Finished The Paris Wife on my plane ride home and found it intriguing to get a more intimate portrait of Hemingway and the ex-pats over in Paris in the ’20’s. Hemingway’s macho gun-toting heavy-drinking exterior and his actual writing have never done much for me and still don’t. But stories of people driven by their art and committed to honing their craft are more and more intriguing and both were certainly true of him. Like Carl Orff and Gary Snyder, he had four wives, most of them overlapping (the above book is about his first and soon-to-be second wife). He lived in interesting places, most of which I’ve been to— upper Michigan, Toronto, Chicago, Paris, Key West (saw his house there), Cuba (saw his house there) and then Idaho (haven’t been there) and spent lots of time in Spain (me, too).
I’m always intrigued by the gathering of artists and find it particularly interesting that writers, usually working in solitude, have always sought out each other’s company and formed little communities— Hemingway’s crowd in Paris (Gertrude Stein, John Dos Passos, James Joyce, F. Scott Fitzgerald and more) the Algonquin Round Table in New York, the Beat Poets in San Francisco, And often there is a mixture of artists— throw in Picasso and Stravinsky and Josephine Baker and things get even more interesting. All these people stretching the bounds of convention (these 20’s women more “liberated” than their 50’s American counterparts) getting together to create their own conventions, which back then meant parties, parties, parties, and lots and lots of drinking, drinking and more drinking. Reading about it, you wonder when they ever worked! But work they did and the work they left us was important enough that we care to read about their drinking parties.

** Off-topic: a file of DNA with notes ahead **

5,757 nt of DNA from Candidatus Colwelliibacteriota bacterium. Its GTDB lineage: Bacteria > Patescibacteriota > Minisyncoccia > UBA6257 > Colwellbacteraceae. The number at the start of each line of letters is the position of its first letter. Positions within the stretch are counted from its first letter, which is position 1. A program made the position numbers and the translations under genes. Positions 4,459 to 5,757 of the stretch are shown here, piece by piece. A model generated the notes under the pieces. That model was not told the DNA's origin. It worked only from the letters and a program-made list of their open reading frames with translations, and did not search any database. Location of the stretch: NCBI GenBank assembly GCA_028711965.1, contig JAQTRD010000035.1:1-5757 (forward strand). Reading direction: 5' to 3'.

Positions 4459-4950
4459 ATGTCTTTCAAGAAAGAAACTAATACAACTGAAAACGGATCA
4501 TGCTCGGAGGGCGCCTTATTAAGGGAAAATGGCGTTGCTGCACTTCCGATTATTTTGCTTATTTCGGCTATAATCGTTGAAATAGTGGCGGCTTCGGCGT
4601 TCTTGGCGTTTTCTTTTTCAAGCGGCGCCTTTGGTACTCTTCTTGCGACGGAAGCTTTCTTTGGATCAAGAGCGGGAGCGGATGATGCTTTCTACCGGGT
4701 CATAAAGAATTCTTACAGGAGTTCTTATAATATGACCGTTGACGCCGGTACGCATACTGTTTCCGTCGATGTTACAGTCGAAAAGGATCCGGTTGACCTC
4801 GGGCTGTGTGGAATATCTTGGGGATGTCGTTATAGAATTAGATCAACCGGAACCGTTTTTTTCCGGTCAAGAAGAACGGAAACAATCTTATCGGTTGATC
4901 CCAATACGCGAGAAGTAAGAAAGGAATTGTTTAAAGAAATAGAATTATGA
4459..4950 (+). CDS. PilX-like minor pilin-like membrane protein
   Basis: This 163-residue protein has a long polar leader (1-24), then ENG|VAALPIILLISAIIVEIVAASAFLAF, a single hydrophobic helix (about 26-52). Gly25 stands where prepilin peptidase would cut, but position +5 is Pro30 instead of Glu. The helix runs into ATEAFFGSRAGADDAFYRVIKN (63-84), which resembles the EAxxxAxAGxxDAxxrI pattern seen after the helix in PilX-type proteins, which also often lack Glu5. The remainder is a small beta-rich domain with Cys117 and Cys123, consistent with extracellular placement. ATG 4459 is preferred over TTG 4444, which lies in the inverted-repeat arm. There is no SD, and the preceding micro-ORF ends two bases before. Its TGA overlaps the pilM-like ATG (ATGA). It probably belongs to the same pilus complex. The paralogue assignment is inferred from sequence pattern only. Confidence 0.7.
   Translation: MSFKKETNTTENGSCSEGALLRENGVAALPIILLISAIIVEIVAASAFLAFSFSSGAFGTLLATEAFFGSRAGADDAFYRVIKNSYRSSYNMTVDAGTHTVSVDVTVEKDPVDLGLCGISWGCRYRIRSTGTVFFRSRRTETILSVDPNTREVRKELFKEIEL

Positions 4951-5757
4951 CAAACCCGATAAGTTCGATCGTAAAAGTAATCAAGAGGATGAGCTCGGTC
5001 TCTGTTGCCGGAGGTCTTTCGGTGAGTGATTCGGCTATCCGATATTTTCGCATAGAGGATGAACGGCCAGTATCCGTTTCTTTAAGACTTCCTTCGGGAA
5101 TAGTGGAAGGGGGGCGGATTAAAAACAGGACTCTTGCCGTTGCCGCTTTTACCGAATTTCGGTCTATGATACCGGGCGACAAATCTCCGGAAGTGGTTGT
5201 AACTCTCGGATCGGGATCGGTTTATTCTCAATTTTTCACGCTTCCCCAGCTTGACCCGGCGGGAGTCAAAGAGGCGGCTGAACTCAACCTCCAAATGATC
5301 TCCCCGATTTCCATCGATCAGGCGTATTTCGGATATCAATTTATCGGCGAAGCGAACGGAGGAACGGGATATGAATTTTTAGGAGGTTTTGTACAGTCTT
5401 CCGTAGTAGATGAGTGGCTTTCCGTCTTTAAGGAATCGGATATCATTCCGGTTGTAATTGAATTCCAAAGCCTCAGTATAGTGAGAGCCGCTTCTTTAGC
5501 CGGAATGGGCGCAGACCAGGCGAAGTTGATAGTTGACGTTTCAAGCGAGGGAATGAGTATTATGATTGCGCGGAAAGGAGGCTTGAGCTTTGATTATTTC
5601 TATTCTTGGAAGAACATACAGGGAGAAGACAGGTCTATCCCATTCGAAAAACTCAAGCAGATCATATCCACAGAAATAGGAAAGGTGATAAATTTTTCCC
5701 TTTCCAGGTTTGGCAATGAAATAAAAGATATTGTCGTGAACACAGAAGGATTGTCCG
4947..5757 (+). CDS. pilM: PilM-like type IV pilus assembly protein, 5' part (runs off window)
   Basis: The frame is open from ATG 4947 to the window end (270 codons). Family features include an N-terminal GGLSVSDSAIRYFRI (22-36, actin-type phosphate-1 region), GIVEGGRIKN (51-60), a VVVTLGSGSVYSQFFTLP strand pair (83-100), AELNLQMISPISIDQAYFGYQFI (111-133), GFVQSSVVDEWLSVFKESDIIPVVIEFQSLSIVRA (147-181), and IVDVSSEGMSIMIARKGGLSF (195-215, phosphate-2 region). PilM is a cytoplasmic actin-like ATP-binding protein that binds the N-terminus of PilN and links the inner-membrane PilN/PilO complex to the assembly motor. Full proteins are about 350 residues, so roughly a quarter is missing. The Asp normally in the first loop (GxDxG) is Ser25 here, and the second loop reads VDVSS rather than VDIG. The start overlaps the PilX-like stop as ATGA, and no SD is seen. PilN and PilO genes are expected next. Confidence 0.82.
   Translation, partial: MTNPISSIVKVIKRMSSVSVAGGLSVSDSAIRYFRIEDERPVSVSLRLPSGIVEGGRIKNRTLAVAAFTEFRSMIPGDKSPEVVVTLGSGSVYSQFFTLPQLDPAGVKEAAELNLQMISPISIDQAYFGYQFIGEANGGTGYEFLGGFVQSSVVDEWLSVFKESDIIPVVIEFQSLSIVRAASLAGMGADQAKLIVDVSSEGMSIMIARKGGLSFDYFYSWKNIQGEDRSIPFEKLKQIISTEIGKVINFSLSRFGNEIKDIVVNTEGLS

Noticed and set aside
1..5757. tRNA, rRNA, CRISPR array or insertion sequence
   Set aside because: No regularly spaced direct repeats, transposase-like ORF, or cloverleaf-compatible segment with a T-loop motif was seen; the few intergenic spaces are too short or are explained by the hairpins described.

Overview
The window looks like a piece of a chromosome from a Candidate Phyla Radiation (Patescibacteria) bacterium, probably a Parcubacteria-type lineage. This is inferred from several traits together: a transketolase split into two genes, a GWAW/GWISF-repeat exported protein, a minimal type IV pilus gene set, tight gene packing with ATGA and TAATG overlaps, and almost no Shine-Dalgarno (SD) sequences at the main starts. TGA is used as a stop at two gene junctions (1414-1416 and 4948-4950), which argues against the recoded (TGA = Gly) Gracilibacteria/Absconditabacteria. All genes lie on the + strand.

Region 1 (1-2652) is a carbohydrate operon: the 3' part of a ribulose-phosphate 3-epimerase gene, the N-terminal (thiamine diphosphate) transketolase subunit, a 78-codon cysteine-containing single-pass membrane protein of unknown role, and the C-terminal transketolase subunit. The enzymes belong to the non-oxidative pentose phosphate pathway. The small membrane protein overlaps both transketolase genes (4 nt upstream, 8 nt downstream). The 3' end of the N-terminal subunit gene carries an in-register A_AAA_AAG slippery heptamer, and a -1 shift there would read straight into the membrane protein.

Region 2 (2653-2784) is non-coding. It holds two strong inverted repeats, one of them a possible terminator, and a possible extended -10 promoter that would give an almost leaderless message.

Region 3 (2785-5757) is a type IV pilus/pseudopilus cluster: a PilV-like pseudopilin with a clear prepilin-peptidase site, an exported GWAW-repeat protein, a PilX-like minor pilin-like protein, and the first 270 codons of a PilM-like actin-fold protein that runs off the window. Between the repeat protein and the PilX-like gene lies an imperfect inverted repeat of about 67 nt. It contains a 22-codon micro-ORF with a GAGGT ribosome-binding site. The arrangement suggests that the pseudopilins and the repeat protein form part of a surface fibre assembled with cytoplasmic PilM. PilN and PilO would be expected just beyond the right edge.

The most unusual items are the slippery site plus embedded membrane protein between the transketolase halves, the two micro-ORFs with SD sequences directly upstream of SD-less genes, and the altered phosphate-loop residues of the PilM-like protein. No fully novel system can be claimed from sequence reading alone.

Yesterday I bought Hemingway’s A Moveable Feast, his last work digging back into that time in the 20’s in Paris. I’ll give him one last chance to interest me as a writer and am intrigued to hear the story from his point of view. Meanwhile, I did the Wiki-bio of the man to corraborate some of the facts and was struck by all he suffered. I always have this romantic notion of the successful artist leading the charmed life and really, who knows where I got that strange idea from. Just like at the facts— Bach goes blind, Beethoven goes deaf, Schumann ruins his fingers with a weird contraption and goes crazy, Chopin and poet Rilke in poor health their whole life, Scott Jopin’s opera fails and he ends in a mental institution, Cole Porter is crippled in a car accident, Gershwin dies young of a brain tumor. Well, it’s a long list and I’m just getting warmed-up— drinking, drugs, failed relationships, disease, insanity, suicide. No wonder people are so averse to arts in the school! Keep your kids away from it!!
Hemingway was severely wounded as a young ambulance driver in Italy, got in two car accidents and two plane crashes, his father, sister and brother all committed suicide, he went to the Mayo clinic for depression and got electro-shock therapy and finally committed suicide himself at 62 years old. My age.
My health (knock on wood) is hearty at the moment, my drinking limited to a half a bottle of beer a day (corked up for the next), my tragedies of relatively small proportion— like finding my window smashed in my parked car and my backpack gone filled with Xerox sheers of classical music (a cultured thief!). But I have been heartily knocked off the horse of my notion that life improves in ascending measurable curves, that one’s reputation is solid and untouchable, that one’s achievements are universally appreciated, that one’s relationships are dependable and filled with honest communication, that each day, each month, each year, moves delightfully from one moveable feast to another.
Let’s face it, I’m in it up to my neck like the rest of us and the "feast" is sometimes stale potato chips and moldy white bread. While we think we can craft the world we want to be with vision, love and patience, mostly we’re just trying to survive any way we can. We talk about being open, but we carry our portable fortress with us at all times to protect us from the “slings and arrows of outrageous fortune.” And mostly we wear it daily. It just hurts too damn much to put it down and meet life bare-chested.
Well, I guess it’s time to get that car window fixed. Hope some thief somewhere is enjoying playing Schumann's Arabesque.